It will now be easier, faster and cheaper to catch athletes who take performance-enhancing drugs.
A new way of testing blood and urine developed by University of Waterloo researchers cuts down the time required to analyze samples from 30 minutes to 55 seconds. They're working to reduce it even further to 10 seconds per sample by using a fully automated workflow.
"That's fast enough to screen every Olympic athlete every day," said Dr. Germán Augusto Gómez-Ríos, a postdoctoral fellow with Waterloo's Pawliszyn Research Group.
When it comes to large-scale drug screening, the cost is also a factor. The group is working with industry to reduce the cost from an average of between $20 to $100 to just a few dollars per sample.
This more efficient process is made possible through the development of a rapid on-site screening technology called coated blade-spray mass spectrometry that can detect more than 100 drugs using just one drop of blood or a few microlitres of urine on a coated sample strip at the parts per billion level. That's like detecting a sugar cube dissolved in an Olympic sized swimming pool.
"If you know you're being continuously watched, you're less likely to cheat in the first place," says Gómez-Ríos, who cites the psychological advantage of having the chemical analysis take place in front of the athlete on a regular basis.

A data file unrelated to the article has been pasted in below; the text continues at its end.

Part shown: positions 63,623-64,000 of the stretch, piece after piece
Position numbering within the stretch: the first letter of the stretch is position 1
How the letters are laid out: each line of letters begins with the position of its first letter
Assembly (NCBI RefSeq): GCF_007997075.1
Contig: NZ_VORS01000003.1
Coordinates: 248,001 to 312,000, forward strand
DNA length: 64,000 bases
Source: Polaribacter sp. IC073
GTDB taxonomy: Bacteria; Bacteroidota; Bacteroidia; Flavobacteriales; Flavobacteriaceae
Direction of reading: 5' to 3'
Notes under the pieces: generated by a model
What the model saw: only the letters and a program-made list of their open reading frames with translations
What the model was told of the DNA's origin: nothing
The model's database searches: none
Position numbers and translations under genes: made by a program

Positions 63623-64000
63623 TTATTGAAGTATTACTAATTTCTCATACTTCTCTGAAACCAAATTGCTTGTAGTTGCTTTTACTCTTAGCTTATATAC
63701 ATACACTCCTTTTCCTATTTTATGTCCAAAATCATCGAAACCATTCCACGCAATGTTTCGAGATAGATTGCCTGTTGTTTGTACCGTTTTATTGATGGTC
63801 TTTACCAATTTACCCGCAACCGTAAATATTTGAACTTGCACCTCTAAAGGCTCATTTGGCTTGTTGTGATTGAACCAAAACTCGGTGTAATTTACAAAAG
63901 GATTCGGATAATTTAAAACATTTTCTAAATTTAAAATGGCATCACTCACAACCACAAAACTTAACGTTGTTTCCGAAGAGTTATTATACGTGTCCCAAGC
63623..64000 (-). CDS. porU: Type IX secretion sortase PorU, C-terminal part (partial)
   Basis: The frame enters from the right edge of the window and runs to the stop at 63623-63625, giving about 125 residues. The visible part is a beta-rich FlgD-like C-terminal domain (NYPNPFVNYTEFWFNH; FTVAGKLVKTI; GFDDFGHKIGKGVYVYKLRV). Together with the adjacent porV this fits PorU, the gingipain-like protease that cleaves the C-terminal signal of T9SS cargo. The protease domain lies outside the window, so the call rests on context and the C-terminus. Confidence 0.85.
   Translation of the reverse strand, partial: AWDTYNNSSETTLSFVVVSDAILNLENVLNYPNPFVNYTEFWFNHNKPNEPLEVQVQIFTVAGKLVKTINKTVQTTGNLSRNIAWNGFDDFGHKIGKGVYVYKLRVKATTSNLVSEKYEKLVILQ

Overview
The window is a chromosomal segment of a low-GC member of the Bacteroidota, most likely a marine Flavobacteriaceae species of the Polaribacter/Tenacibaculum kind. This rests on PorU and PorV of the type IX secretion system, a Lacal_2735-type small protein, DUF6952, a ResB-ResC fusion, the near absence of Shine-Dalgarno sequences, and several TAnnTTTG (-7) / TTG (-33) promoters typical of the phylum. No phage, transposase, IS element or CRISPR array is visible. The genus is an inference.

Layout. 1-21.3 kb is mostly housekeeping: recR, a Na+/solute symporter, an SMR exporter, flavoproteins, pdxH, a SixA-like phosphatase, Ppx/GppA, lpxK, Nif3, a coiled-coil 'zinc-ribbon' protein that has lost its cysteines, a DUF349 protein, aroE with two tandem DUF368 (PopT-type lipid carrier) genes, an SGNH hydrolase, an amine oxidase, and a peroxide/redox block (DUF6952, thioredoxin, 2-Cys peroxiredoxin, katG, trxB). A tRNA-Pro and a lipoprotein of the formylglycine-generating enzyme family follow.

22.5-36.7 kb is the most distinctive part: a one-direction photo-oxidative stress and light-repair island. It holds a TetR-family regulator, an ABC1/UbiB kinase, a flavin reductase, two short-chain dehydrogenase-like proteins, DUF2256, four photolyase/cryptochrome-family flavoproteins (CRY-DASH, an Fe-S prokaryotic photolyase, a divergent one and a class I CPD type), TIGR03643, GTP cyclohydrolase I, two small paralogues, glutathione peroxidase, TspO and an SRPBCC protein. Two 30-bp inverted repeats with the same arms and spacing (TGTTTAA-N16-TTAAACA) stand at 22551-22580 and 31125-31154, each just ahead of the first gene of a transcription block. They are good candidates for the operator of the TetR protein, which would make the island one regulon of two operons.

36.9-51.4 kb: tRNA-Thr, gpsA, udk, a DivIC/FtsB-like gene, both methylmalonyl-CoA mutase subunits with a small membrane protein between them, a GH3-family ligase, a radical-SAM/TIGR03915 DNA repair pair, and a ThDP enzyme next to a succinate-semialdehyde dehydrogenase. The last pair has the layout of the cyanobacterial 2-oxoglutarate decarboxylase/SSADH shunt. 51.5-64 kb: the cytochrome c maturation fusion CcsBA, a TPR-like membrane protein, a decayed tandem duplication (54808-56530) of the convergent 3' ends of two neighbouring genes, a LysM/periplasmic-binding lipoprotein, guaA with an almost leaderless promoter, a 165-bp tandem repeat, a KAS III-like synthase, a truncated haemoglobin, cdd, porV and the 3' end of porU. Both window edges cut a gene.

The technology relies on a method Waterloo's Prof. Janusz Pawliszyn developed in the 1990s called solid-phase microextraction (SPME), which uses a solid coating on a sample probe to selectively extract chemical substances from blood, saliva, urine and even plasma. After a simple washing step, the probe can then be placed in front of the mass spectrometer for analysis.
Coupled with recent advances in analytical instrumentation, which also includes Direct Analysis in Real Time and Open-Port Probe mass spectrometry, Pawliszyn's SPME methods are poised to revolutionize drug testing everywhere from sports competitions and roadside checkpoints, to emergency triage and workplaces.
Gómez-Ríos further shared that as a drug screening technique, coated blade spray-MS is ideal. It reduces tedious sample preparation to a single step and, in the near future, it will be interfaced to a simplified mass spectrometer that has been shrunken to the size of a PC desktop and can be set up anywhere.
"The important thing here is to avoid false negatives," says Gómez-Ríos. "One of those would be a disaster."
Under such a screening regime athletes who test positive in any way, for a slight misstep or full-on cheating, would then be followed up with a full analysis by standard methods.
"The idea is not to do a full analysis with every sample, only the positive ones," says Dr. Nathaly Reyes-Garces, a postdoctoral fellow who helped develop the protocol. "Coated Blade Spray has demonstrated to provide reliable results for different compounds in the concentration range required by World Anti-Doping Agency (WADA). A sample that shows a positive result can then be subjected to full confirmatory analysis."
Details about coated-blade spray MS were published last month in the journal Bioanalysis.